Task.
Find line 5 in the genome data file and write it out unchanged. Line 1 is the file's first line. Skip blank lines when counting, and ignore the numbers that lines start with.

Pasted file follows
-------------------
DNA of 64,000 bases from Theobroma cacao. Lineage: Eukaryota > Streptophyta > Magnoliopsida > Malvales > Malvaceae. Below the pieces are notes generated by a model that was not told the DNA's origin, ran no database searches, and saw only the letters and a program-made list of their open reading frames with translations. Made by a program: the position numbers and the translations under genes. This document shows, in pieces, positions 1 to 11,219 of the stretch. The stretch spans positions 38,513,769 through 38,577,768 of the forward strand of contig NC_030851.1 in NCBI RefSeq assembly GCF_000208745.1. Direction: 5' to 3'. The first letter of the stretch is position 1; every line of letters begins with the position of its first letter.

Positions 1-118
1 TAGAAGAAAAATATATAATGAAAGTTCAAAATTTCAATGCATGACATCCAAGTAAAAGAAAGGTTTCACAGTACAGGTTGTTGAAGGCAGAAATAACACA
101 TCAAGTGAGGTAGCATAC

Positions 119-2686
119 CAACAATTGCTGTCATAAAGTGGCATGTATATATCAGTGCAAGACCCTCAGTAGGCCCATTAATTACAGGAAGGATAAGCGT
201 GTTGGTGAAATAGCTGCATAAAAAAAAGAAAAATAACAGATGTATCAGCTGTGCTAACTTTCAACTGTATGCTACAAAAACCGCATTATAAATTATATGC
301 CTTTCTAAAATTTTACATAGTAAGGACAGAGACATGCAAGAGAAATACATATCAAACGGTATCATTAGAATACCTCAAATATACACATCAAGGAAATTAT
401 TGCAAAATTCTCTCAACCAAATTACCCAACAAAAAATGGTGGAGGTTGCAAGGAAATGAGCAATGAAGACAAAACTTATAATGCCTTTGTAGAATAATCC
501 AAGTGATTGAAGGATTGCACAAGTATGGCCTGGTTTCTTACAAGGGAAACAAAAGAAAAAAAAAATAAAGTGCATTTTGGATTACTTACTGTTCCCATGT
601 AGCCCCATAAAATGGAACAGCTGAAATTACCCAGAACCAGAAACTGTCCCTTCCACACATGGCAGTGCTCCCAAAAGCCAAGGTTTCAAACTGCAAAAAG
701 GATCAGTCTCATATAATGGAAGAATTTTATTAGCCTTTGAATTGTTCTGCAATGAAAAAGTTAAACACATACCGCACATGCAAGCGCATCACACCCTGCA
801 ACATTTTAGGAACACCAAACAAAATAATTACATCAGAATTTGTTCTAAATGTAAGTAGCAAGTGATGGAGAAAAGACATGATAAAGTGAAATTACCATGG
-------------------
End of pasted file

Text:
Positions 119-2686